American jurists facing the fundamental question — Is the state for me, or do I exist for the state? – made their choice. They decided you exist for the state. The idea that humanity is not to be used, that the state is a means to human ends and not the other way around, that’s beyond them. They expect you to be selfless in the sense that Arendt cited as the key to success for totalitarian states. Our preeminent mediocrities Benjamin Cardozo and Roscoe Pound remind you not to count on law for protection or for anything else. Law is always changing so naturally lawmakers do what they want, untrammeled by law of any sort. Especially, in practice, when law asserts your human rights. US legal theory is a conscious rejection of the free will underlying human rights. Postwar history is the story of that losing battle.

America’s absolutist furuncle came to a head whenever judges faced clandestine crime. In US v. Curtiss Wright Export Corp. (299 US 304 (1936)), the Supreme Court exempted presidents from the Tenth Amendment where “foreign or external affairs” are concerned. In upholding an indictment for clandestine gun-running in Bolivia, the court cleared the way for state secrets and covert state crime. Harding appointee George Sutherland garbled Justice Story’s nuanced concept of popular sovereignty to grant the president something called ‘complete’ sovereignty. The Supreme Court clearly appreciates the ambiguity of this hackwork, as state criminals can invoke it to silence witnesses to state crimes, keep Congress in the dark, or frame political enemies with secret evidence. Thanks to Sutherland’s slipshod logic, the illegal arms trade the case interdicted is one of CIA’s most lucrative lines of business.

Sutherland also blithely gutted Constitution Article II, Section 2, Clause 2. So much for advice and consent. If you want to cut the Senate out of treaty-making powers, just say your agreement’s not a treaty, it’s a compact. This is convenient when CIA wants to infiltrate terrorists into the US, like Andreas Strassmeir, Sivan Kurzberg, or the 200 other Israeli saboteurs of 9/11. CIA makes an eyes-only intelligence liaison agreement. It’s none of your business, it’s a compact.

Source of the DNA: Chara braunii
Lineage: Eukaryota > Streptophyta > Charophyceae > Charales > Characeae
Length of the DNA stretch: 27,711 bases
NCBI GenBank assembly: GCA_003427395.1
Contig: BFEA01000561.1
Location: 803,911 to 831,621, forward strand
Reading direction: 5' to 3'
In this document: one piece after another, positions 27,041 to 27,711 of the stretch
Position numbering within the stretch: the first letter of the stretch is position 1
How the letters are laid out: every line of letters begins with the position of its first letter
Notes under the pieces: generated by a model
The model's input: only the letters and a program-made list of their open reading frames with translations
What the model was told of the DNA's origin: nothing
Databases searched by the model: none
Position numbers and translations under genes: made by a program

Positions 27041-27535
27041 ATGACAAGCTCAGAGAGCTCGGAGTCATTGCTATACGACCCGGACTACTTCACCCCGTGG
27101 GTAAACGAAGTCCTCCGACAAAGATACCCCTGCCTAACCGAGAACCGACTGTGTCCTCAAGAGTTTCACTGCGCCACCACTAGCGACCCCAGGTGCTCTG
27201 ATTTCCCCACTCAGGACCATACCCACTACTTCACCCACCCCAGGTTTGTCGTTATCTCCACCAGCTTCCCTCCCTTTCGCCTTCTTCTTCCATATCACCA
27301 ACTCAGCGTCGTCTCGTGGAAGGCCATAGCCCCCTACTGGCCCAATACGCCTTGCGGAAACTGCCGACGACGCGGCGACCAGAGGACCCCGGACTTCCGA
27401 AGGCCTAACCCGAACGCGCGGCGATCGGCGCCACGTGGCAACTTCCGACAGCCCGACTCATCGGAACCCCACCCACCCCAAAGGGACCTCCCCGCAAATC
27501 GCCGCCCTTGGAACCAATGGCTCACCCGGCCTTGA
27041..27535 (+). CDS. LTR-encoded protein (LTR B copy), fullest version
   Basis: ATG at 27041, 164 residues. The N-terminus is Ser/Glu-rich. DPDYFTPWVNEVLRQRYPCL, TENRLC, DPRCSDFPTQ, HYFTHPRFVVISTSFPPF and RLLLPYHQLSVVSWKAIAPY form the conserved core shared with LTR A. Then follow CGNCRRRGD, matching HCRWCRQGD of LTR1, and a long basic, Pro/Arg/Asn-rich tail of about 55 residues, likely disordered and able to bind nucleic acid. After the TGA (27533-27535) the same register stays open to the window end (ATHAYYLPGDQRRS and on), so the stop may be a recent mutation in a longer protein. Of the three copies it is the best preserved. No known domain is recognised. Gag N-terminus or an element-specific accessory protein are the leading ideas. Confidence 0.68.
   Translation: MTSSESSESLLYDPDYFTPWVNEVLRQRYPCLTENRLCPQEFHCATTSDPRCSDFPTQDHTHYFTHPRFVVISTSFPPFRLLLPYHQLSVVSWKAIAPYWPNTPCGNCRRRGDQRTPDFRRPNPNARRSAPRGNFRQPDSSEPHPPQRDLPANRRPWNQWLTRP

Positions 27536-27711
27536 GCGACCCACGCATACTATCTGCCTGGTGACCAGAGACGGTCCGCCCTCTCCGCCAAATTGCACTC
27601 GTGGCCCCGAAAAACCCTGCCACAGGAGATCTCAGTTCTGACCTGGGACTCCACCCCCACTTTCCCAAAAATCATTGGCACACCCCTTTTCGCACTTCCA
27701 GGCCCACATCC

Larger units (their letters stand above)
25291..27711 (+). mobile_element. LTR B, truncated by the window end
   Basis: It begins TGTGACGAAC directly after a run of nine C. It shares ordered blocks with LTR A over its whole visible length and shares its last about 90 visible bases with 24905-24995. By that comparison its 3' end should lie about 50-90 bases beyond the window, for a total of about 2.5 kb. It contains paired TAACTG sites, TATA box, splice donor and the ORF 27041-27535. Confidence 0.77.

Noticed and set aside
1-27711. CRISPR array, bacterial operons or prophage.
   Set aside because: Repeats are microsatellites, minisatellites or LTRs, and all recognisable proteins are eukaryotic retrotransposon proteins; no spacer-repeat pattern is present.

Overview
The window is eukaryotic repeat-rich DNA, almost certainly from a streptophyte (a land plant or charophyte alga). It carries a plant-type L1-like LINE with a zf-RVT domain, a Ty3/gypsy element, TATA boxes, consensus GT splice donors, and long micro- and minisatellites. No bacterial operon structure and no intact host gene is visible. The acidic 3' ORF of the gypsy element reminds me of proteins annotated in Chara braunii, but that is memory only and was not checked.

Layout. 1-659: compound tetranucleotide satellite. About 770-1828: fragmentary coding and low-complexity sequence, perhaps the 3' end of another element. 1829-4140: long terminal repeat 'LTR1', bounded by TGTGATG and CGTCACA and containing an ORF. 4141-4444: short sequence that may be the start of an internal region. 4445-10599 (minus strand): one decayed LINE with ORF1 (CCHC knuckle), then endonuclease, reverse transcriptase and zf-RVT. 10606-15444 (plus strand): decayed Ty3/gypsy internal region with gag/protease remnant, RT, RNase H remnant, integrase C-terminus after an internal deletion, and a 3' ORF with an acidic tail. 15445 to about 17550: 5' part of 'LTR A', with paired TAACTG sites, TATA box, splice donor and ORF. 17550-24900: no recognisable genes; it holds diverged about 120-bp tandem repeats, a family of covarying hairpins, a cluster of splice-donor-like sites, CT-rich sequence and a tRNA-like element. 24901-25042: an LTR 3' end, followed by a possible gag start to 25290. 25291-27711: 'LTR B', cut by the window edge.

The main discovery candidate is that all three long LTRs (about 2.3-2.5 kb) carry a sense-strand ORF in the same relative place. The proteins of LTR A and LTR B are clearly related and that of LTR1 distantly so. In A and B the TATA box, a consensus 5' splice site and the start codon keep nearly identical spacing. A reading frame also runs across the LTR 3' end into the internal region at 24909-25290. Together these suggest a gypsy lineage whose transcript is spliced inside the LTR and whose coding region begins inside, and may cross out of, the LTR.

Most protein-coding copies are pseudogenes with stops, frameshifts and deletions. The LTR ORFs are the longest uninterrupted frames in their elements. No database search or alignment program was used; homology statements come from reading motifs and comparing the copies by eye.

Once CIA came into being, judicial groveling peaked. In deference to “intelligence services whose reports are not and ought not be published to the world,” defender of freedom Robert Jackson decided that “It would be intolerable that courts, without the relevant information, should review and perhaps nullify actions of the Executive taken on information properly held secret.” [333 U.S. 103 (1948)] Our courts have affirmed CIA’s impunity, its absolute life-and-death power, and its arbitrary rule.

The Supreme Court’s last gasp of resistance to state crime came during US aggression in Cambodia. The international community had established a Special Committee of 35 states to define aggression. The definition of aggression, UNGA (XXIX) Agenda Item 86, was set to become customary international law when Elizabeth Holtzman and Air Force dissidents asked the court to halt US bombardment of neutral Cambodia. The Supreme Court fractured with countermanding individual orders when Justice Douglas enjoined the bombing. A panicked quorum fobbed the question off onto the Second Circuit, which threw up its hands and called illegal war nonjusticiable.